State pension age could rise further

Sunday 09th December 2018

State pension age could rise further

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Article By Dave Morman

State pension age could rise further

The International Monetary Fund (IMF) has warned that the UK’s state pension age (SPA) might have to increase further in order to keep pace with the costs of an ageing population. In March 2017 former Director-General of the Confederation of British Industry (CBI), John Cridland, delivered a government-backed review of the state pension age. He recommended raising the state pension age to 68 between 2037 and 2039. After that, he recommended allowing it to increase in line with longevity expectations, but by no more than one year every decade.

That would mean the state pension age could reach 70 by as early as 2057 - affecting anyone born after 1987.

Increases to the current SPA are already in progress. More than 25 years ago, under John Major’s government, a move was made in order to equalise the male and female ages, and over the years, this has gradually been phased in. Women’s state pension age became equal to men’s for the first time in November 2018 at age 65, and both sexes will see a further increase to 66 from December 2018, then to 67 from 2028.*

The IMF’s figures show that lengthening life expectancy - plus growth in the percentage of Gross Domestic Product (GDP) required to pay for higher health care and pension benefit costs – would seem to confirm that the SPA needs to rise even further.

Its report also suggests that the government may need to review its commitment to the ‘triple lock’- which means the state pension always increases annually by whichever is the lowest of inflation, average wage growth or 2.5%.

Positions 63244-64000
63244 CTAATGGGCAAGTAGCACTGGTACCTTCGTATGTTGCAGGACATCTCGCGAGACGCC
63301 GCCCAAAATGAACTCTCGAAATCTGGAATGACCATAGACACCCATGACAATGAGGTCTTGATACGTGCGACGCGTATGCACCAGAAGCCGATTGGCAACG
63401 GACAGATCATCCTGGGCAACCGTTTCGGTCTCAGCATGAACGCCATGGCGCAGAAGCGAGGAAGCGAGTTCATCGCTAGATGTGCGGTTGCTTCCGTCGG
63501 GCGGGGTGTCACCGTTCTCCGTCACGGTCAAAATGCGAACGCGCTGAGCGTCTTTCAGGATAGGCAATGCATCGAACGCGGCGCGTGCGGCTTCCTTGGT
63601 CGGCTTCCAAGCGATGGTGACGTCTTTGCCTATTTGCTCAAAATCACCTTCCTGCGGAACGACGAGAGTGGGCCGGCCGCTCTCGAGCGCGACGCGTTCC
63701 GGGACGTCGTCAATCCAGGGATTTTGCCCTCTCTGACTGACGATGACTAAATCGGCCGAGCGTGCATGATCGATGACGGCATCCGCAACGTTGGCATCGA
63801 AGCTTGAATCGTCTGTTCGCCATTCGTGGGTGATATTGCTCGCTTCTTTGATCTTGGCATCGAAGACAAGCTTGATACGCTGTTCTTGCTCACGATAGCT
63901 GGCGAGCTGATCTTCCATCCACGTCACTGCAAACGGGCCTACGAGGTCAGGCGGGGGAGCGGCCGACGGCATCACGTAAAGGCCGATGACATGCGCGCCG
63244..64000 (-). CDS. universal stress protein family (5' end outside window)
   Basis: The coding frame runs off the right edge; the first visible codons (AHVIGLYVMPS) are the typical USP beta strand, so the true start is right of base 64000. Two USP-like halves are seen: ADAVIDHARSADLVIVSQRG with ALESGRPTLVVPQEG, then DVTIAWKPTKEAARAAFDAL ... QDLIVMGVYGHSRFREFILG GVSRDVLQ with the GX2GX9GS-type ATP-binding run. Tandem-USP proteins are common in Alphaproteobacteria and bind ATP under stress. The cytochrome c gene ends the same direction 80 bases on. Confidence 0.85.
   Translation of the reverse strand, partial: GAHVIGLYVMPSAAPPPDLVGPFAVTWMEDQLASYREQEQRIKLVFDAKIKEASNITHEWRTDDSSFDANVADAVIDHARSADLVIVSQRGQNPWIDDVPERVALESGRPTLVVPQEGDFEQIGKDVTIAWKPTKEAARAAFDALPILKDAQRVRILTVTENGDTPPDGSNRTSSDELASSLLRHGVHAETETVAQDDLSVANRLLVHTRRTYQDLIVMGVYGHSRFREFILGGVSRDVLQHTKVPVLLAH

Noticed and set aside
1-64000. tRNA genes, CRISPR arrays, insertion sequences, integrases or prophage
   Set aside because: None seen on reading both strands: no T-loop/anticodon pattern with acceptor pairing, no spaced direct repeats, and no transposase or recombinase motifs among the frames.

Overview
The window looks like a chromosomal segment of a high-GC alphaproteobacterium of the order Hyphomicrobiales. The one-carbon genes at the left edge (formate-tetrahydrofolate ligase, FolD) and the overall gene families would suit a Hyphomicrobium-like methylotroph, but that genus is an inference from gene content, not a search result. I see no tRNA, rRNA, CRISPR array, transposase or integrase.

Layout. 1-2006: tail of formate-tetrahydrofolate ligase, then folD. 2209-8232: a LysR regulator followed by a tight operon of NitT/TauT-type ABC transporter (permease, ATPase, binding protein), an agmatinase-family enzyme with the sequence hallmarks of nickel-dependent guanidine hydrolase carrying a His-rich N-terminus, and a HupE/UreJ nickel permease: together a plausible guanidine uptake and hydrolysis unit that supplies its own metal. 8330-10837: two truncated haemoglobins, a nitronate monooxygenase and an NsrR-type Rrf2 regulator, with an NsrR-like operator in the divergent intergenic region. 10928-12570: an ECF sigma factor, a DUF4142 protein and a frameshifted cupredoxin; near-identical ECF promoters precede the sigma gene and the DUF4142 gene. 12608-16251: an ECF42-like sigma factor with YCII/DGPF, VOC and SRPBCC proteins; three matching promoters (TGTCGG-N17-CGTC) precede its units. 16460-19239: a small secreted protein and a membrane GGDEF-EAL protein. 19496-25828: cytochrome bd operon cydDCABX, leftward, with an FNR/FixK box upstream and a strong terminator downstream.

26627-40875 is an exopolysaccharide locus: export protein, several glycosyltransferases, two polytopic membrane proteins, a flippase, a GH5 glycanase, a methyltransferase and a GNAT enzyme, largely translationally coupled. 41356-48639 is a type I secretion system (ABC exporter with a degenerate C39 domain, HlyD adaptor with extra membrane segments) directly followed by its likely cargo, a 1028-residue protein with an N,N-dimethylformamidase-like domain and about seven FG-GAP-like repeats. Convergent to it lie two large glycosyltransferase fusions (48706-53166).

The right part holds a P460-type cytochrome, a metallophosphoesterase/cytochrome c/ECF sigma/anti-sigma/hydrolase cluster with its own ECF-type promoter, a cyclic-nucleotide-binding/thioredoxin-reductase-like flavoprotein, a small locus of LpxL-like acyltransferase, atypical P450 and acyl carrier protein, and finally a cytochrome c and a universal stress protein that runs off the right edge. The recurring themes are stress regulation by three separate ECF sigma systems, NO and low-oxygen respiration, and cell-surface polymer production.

While the state pension will continue to be an important part of everyone’s retirement planning for the foreseeable future, the age at which we receive it and the level of benefit it delivers is less certain. Making sure that you have your own pension savings puts you in charge of your own retirement and gives you a safety net, should changes to the state allowance happen sooner rather than later.

If you need more information or wish to discuss your personal retirement planning strategy, please talk to a Brunsdon Financial Adviser.



Please note that this article is for information only and does not constitute specific advice. The information is based on our understanding of Government plans to increase the SPA and these plans may be subject to change. Brunsdon is not responsible for the content of third party web sites.